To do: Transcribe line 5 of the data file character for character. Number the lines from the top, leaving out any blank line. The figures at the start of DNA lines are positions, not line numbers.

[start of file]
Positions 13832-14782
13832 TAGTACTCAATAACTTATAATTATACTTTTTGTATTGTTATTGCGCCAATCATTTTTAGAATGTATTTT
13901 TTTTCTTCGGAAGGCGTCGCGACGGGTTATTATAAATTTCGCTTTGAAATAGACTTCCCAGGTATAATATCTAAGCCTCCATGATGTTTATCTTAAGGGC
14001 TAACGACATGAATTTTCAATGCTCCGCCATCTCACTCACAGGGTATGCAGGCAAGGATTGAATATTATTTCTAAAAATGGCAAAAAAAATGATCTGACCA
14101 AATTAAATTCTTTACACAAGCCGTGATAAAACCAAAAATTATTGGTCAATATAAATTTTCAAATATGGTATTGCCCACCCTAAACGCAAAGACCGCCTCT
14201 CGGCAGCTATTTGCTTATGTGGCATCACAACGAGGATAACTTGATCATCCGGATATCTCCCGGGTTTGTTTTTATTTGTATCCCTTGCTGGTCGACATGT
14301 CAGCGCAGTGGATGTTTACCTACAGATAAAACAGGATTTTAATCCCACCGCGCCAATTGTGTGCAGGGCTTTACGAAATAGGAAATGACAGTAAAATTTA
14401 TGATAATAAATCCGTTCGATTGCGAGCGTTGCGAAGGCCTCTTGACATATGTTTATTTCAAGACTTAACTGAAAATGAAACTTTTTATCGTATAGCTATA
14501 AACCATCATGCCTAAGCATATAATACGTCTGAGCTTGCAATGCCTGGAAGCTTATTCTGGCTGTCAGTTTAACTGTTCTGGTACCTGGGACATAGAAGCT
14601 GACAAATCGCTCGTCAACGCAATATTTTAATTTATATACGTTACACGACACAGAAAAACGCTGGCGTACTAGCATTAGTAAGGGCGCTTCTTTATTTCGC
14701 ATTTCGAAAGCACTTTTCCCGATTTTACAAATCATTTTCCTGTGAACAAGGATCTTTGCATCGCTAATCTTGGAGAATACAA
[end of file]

14101 AATTAAATTCTTTACACAAGCCGTGATAAAACCAAAAATTATTGGTCAATATAAATTTTCAAATATGGTATTGCCCACCCTAAACGCAAAGACCGCCTCT